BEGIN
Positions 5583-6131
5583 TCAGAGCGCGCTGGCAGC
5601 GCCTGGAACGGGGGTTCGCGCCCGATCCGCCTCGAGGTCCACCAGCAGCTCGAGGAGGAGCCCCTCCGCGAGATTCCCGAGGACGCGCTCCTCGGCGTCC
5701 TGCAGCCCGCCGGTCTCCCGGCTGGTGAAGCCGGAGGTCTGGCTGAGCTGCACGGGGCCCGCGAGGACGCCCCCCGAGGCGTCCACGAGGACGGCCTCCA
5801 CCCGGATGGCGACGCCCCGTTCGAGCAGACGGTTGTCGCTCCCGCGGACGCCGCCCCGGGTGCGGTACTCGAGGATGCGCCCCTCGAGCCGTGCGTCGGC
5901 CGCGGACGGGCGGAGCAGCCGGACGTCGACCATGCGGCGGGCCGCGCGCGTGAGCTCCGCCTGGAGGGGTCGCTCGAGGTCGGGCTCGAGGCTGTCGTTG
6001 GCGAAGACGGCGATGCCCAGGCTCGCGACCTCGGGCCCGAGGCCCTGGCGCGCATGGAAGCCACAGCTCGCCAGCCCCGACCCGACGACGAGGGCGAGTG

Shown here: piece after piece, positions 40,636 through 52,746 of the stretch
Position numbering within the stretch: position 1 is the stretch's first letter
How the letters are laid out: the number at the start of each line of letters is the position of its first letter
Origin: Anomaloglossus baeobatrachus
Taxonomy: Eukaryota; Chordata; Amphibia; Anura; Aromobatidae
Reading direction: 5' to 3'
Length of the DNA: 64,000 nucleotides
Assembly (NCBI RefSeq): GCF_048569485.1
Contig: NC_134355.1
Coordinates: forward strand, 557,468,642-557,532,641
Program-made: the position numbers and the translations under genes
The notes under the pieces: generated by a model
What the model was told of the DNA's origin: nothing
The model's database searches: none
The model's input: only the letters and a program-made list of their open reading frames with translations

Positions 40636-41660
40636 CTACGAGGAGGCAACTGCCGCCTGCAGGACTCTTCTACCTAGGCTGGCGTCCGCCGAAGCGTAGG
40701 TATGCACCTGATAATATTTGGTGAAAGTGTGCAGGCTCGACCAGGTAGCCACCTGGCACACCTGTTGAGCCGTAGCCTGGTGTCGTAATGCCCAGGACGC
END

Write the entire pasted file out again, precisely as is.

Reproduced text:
Positions 5583-6131
5583 TCAGAGCGCGCTGGCAGC
5601 GCCTGGAACGGGGGTTCGCGCCCGATCCGCCTCGAGGTCCACCAGCAGCTCGAGGAGGAGCCCCTCCGCGAGATTCCCGAGGACGCGCTCCTCGGCGTCC
5701 TGCAGCCCGCCGGTCTCCCGGCTGGTGAAGCCGGAGGTCTGGCTGAGCTGCACGGGGCCCGCGAGGACGCCCCCCGAGGCGTCCACGAGGACGGCCTCCA
5801 CCCGGATGGCGACGCCCCGTTCGAGCAGACGGTTGTCGCTCCCGCGGACGCCGCCCCGGGTGCGGTACTCGAGGATGCGCCCCTCGAGCCGTGCGTCGGC
5901 CGCGGACGGGCGGAGCAGCCGGACGTCGACCATGCGGCGGGCCGCGCGCGTGAGCTCCGCCTGGAGGGGTCGCTCGAGGTCGGGCTCGAGGCTGTCGTTG
6001 GCGAAGACGGCGATGCCCAGGCTCGCGACCTCGGGCCCGAGGCCCTGGCGCGCATGGAAGCCACAGCTCGCCAGCCCCGACCCGACGACGAGGGCGAGTG

Shown here: piece after piece, positions 40,636 through 52,746 of the stretch
Position numbering within the stretch: position 1 is the stretch's first letter
How the letters are laid out: the number at the start of each line of letters is the position of its first letter
Origin: Anomaloglossus baeobatrachus
Taxonomy: Eukaryota; Chordata; Amphibia; Anura; Aromobatidae
Reading direction: 5' to 3'
Length of the DNA: 64,000 nucleotides
Assembly (NCBI RefSeq): GCF_048569485.1
Contig: NC_134355.1
Coordinates: forward strand, 557,468,642-557,532,641
Program-made: the position numbers and the translations under genes
The notes under the pieces: generated by a model
What the model was told of the DNA's origin: nothing
The model's database searches: none
The model's input: only the letters and a program-made list of their open reading frames with translations

Positions 40636-41660
40636 CTACGAGGAGGCAACTGCCGCCTGCAGGACTCTTCTACCTAGGCTGGCGTCCGCCGAAGCGTAGG
40701 TATGCACCTGATAATATTTGGTGAAAGTGTGCAGGCTCGACCAGGTAGCCACCTGGCACACCTGTTGAGCCGTAGCCTGGTGTCGTAATGCCCAGGACGC